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The Sterile Truth : ABC movie explores the impact of a 'fetal protection' policy

April 04, 1993|SUSAN KING | TIMES STAFF WRITER

To what extremes would you go to keep your job?

ABC's Monday night movie, "For Their Own Good," chronicles the horrors a group of women endured to keep their jobs. Inspired by a real event from the '80s, the drama stars Elizabeth Perkins ("Big") as Sally Thompson, an abused wife and mother of a young boy, who is one of the few women working in a small-town factory where hazardous materials are used. The company refuses to spend the money to clean up the factory. So it instates a "fetal-protection" policy that prevents women of childbearing years to work with hazardous materials. If the women don't want to lose their jobs, they must be sterilized.

Sally and her female co-workers are trapped. The area is economically depressed, their male co-workers don't care about their plight and the local lawyer tells them they can't fight the company. So Sally goes to New York and obtains the services of a feisty ACLU attorney (Laura San Giacomo) to file a sex-discrimination case against the company.

In 1990, the Supreme Court invalidated the fetal-protection policy and stated that American women needed protection from intrusive, discriminatory and unconstitutional job restrictions.

"For Their Own Good" is set in Texas and in New York City, but the old Los Angeles Herald Examiner building doubles for several locations. The presses have been transformed into a factory, and the newsroom subs for the ACLU office. Shooting is going slow this hot afternoon. It's more than 100 degrees in the building and the air conditioner has broken down. But San Giacomo ("sex, lies and videotape") and Perkins are eager to discuss the project, which marks their TV film debuts.

Neither actress had been familiar with the case. "In some of the research I did, I found some women were very compassionate to these women who had gone through this," San Giacomo says. "Some women couldn't understand it."

But San Giacomo does. "In these kinds of rural areas there are no choices, there are only decisions to make. If you have to decide between $1.15 an hour or hundreds of dollars a week to support your parents and your children, it is just a decision they have to make. It is not a choice. There may not be (any job) in the next town or the town after that. There are not a lot of options."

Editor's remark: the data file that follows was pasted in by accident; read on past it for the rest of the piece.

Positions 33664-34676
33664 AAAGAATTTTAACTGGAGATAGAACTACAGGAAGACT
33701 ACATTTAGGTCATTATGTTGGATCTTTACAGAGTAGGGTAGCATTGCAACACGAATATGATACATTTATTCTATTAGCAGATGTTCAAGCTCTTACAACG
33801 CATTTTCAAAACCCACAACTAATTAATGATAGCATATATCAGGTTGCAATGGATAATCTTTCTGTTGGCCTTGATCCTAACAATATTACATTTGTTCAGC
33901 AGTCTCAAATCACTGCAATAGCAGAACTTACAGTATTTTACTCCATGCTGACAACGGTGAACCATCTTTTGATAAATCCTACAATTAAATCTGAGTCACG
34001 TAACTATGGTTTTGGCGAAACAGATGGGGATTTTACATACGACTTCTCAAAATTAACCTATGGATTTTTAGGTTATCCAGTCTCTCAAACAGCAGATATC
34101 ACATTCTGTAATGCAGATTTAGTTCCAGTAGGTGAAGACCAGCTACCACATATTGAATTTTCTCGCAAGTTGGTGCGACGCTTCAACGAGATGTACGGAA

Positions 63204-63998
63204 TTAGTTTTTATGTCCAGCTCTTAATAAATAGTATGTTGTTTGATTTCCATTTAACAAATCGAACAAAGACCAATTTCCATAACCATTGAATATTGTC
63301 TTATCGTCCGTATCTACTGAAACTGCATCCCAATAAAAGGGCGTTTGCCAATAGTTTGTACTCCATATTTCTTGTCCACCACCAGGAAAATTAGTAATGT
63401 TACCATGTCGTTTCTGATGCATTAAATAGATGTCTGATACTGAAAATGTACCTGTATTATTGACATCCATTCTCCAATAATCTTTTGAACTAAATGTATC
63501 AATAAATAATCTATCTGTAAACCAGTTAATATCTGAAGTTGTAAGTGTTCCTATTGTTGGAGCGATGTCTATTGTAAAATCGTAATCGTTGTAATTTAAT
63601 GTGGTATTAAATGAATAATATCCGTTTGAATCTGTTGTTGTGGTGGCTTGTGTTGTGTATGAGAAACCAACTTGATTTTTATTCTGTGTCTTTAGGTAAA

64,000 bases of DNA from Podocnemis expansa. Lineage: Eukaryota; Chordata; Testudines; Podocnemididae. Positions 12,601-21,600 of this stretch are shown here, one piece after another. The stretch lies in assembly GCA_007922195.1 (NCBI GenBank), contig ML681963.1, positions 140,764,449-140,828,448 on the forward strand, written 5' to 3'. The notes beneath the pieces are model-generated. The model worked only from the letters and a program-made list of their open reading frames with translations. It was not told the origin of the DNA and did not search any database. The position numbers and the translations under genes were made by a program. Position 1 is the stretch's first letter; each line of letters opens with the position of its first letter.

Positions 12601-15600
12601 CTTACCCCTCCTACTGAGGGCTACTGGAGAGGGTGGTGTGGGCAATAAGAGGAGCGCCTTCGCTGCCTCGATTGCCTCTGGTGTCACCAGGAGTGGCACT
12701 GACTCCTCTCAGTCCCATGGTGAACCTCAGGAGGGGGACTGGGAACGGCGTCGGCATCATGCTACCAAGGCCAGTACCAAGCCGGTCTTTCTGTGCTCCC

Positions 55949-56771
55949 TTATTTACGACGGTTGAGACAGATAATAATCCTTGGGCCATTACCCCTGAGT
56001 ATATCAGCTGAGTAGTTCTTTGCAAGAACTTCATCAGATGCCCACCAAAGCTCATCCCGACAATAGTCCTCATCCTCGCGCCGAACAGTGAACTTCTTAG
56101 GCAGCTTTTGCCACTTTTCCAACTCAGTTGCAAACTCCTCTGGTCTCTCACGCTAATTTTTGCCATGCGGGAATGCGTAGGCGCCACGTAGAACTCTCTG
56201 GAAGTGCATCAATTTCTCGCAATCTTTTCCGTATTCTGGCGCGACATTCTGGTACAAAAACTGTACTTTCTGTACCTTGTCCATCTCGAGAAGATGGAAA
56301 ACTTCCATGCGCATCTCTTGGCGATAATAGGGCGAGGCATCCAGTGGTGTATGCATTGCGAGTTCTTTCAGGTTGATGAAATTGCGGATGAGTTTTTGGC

Perkins was appalled when she discovered companies were allowed to impose the policy on women. "I was really shocked this had been allowed to go on," she says angrily.

Though her character of Sally is uneducated, Perkins believes she's anything but stupid. "She is a woman caught in a depressing economic situation and one who saw no options at the time," Perkins explains. "It wasn't until later that she realized the injustice that had been placed on her. She fought it. It takes an enormous amount of courage to go up against the huge conglomerates. It is a courage I, personally, don't know if I would have."

Perkins never met with the woman on whom her character is loosely based. Writer-director Ed Kaplan didn't want her to. "I had spoken to her on the phone," Perkins says. "I read all of her interviews and wanted to meet her."

But, ultimately, she respected Kaplan's wishes. "He really felt he wanted me to make it my own," Perkins says. "Maybe it did make it more of my own. This particular story is really a conglomeration of several people's stories, so it is not really about one woman. It is about a series of women."

"For Their Own Good" had been in development for three years. Co-producer Phyllis Rossheim brought the idea to executive producers Jon Avnet and Jordan Kerner ("Fried Green Tomatoes").

"There were a number of reports of the real-life characters appearing on '60 Minutes' and '20/20,"' Kerner says. "'Phyllis got the rights to one of those people involved and a number of other people involved in the case. She brought it to us. What we had never done was chase down these type of stories. This was something that affected us all. It was so real."

That's the main reason Kaplan also was drawn to the project. "Generally, the movies I like to do are oriented around issues that spark my imagination," he says. "This one clearly talked about issues that have concerned me for a long time just in terms of the empowerment issue--women in government, the pro-choice issue."

Though Kaplan didn't actually go inside these factories, "I got inside the environment," he says. "I realized this was an incredible story to tell. I couldn't believe this story had passed me over this last decade."

The sterilized women, Kaplan found, never recovered from the trauma of the surgery. "These women couldn't get counseling before they made the decision and couldn't get counseling after they had the sterilization procedure," Kaplan says. "They were in this kind of void. There was a lot of aberrant behavior afterward. One woman started a collection of dolls. The dolls happened to be lifelike. She had a crib with a life-size doll of a boy--the baby she didn't have."

"For Their Own Good" airs Monday at 9 p.m. on ABC.

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